It’s been almost 14 weeks since surgery.
I think of myself as fully recovered–full range of motion in both arms; no more weird nerve perception, that feeling of reaching out for something that isn’t there anymore; no lymphedema, though my risk wasn’t huge, it wasn’t zero; no infection; no zombie effects of general anesthesia; itching gone. I can lift all the things and do all the things I was lifting and doing before surgery, including sleeping however I damn well please. Okay, as much as the dogs allow. I can do yard work. I even did a few weeks ago! My backyard looked nice for four or five days!* I can buy full gallons of milk. I can go to Costco and not ask for help getting stuff in and out of the cart. I can carry the vacuum and shave my pits and not constantly worry about doing “too much”.
*fuck you, weeds
I am used to the scars. They are long and pink. Smooth. Graceful. Not unattractive and though I’m not considering not getting tattooed, I will probably miss seeing the scars so prominently once I do. I’ll wait until at least next spring before getting inked, so plenty of time for “enjoying” the vast expanse of blank skin, broken up by the two gentle, slightly curving lines that run from my sides to almost meet in the middle.
I am used to being flat. Or getting used to it. I haven’t tried on all my old outfits and experimented with placement of scarves and padding of bras, and I probably won’t. I’m just not concerned with passing for someone who hasn’t had cancer. It helps, I’m sure, that I was a card-carrying member of the IBTC before surgery and I don’t look drastically different with clothes on. But it has been something to get used to. I do occasionally pay mind to how much my scars are poking out of an arm hole (because it is summer and the hot-as-fuck Ohio River Valley, I wear a lot of tank tops). Some days I care and change my shirt; some days the shits I give are non-existent. Mostly I just love the ease of not needing a bra. Chilling at home, all comfortable and unconfined, and need to run an errand? Just leave! Seriously! You don’t have to put on a bra or grab a hoodie or whatever. Just leave. I asked Stuart if this is what it’s like to be a guy. He confirmed. I feel like I’ve gotten a peek at a secret cabal. I can’t join, but I got a taste of illicit freedom.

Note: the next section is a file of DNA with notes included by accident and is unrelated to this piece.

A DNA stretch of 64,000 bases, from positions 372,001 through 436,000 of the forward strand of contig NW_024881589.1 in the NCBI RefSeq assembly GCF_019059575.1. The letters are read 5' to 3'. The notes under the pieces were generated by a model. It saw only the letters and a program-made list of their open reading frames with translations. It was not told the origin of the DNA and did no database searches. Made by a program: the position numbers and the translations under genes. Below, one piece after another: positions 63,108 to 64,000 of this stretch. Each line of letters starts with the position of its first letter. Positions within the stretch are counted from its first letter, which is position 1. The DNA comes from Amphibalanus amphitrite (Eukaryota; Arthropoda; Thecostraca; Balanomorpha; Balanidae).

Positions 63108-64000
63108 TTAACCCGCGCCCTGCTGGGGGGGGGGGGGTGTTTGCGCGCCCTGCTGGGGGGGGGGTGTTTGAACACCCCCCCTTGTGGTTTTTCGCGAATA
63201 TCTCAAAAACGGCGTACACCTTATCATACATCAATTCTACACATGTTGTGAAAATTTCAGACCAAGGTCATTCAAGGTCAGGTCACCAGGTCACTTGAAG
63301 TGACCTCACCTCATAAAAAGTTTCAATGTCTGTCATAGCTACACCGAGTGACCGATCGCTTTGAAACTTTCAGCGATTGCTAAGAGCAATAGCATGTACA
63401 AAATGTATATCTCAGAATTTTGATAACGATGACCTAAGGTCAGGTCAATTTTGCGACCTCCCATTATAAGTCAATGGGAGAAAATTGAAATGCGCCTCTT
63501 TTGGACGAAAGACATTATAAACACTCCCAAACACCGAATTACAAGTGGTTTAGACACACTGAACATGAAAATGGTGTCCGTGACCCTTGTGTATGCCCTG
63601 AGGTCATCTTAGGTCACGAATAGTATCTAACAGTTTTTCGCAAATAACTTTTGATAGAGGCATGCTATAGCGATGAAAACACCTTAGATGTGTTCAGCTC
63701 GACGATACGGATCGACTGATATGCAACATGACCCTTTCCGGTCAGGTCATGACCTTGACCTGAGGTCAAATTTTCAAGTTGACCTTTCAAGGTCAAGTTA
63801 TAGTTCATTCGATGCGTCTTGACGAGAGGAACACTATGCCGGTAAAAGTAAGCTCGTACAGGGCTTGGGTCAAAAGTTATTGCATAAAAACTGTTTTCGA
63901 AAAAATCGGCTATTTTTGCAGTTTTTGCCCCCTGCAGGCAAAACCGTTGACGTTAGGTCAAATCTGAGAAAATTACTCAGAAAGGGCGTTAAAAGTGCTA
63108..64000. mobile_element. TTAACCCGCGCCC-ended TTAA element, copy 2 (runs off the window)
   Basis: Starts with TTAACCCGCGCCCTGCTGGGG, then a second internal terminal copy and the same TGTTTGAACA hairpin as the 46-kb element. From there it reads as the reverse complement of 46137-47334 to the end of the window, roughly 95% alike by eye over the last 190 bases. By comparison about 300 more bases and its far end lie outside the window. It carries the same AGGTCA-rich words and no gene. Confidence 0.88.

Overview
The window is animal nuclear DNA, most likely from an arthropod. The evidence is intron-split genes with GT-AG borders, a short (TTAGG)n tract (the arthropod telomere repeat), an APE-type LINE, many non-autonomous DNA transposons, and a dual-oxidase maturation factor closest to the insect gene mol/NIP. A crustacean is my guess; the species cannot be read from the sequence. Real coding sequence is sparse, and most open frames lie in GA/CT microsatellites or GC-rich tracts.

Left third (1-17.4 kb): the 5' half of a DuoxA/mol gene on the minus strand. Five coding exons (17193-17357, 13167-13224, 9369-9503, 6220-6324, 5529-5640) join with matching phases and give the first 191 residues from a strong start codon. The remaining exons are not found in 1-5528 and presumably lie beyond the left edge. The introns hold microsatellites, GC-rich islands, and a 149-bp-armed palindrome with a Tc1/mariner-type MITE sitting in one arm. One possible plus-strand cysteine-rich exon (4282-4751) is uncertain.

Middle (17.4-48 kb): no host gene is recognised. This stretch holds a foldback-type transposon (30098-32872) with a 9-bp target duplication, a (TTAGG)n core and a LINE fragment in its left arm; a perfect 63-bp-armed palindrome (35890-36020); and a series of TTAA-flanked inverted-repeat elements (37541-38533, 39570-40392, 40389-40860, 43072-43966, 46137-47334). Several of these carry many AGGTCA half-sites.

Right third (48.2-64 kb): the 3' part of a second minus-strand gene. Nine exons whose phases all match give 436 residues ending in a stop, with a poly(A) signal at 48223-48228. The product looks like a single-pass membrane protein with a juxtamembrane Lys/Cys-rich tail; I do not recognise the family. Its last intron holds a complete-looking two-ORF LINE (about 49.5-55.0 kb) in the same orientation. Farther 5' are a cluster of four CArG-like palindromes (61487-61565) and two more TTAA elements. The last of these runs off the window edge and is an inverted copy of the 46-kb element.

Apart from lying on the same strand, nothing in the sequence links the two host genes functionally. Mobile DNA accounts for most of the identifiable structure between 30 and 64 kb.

Of course, I look very different without a shirt. But I don’t hate it. I’ve described my peace with the scars. The scars are in place of real curves, 3D curves, with weight and warmth. Those curves are gone and I miss them. But they had cancer and I couldn’t keep them. I am also very much at peace with my decision not to get reconstruction. Okay, that’s not quite accurate. I am super fucking happy with my decision not to get reconstruction. It was absolutely the right decision for me and I know that every day. Reconstructed boobs would not be my boobs, the boobs I miss, and right now I would be getting tissue expanders filled MORE PROCEDURES or getting ready for exchange surgery ANOTHER SURGERY instead of training to run a half marathon in October (much more on this whole running thing saved for a future post).
The oddest thing is less the visual sparseness and more how I feel, both what my hands experience when I touch my chest and the sensations there. My chest is obviously flat, but there is no cushion there at all. At all. Hard. A layer of muscle on bone, under skin–like an elbow or a wrist–but a broad plain with ribs and sternum clearly articulated, instead of a sharp point or a small, fine-boned area. Though the numbness is subsiding, it is still the majority sensation. It’s like novocaine wearing off after dental work. Not horrible, but not necessarily pleasant. It makes me wonder what it will be like in 6-9 months and how it will feel to get tattooed there.
I press my fingers and palms along these scars and the surrounding skin a lot. Both to gauge my degree of acceptance of this flatness and to familiarize myself. Cancer is an evil monster and can come back, despite surgery, despite medicine, despite precautions. Just as this past February, any changes I detect can mean the difference between a treatment that is simple (even if it’s drastic as fuck) and one that requires weeks of radiology and chemotherapy and all the hardship that accompanies them.
I’ve also been on tamoxifen for 7 weeks. So far, so good. At least, I think so. It’s honestly hard to tell. The main reported side effect is hot flashes. I didn’t have hot flashes before starting tamoxifen and I still don’t think I’m experiencing any. I may be getting extra hot at night–I definitely get hot and throw the covers off, then get cold again–but I suspect it is sharing the space with two warm canine bed hogs during a summer heat wave. I’m also a bit restless at night (trouble sleeping is something people report) but I have been off and on for years. Some people say they have low energy because of tamoxifen; I often get sleepy mid-afternoon, just as I have for my whole adult life. Probably has more to do with the amount and type of carbs I consume at lunch time.
Weight gain is another complaint, as is joint stiffness. Lots of women report that exercise helps the stiffness, and so to combat that and any weight gain that may be lurking in my future, I decided to start running seriously. But that’s a post for another time.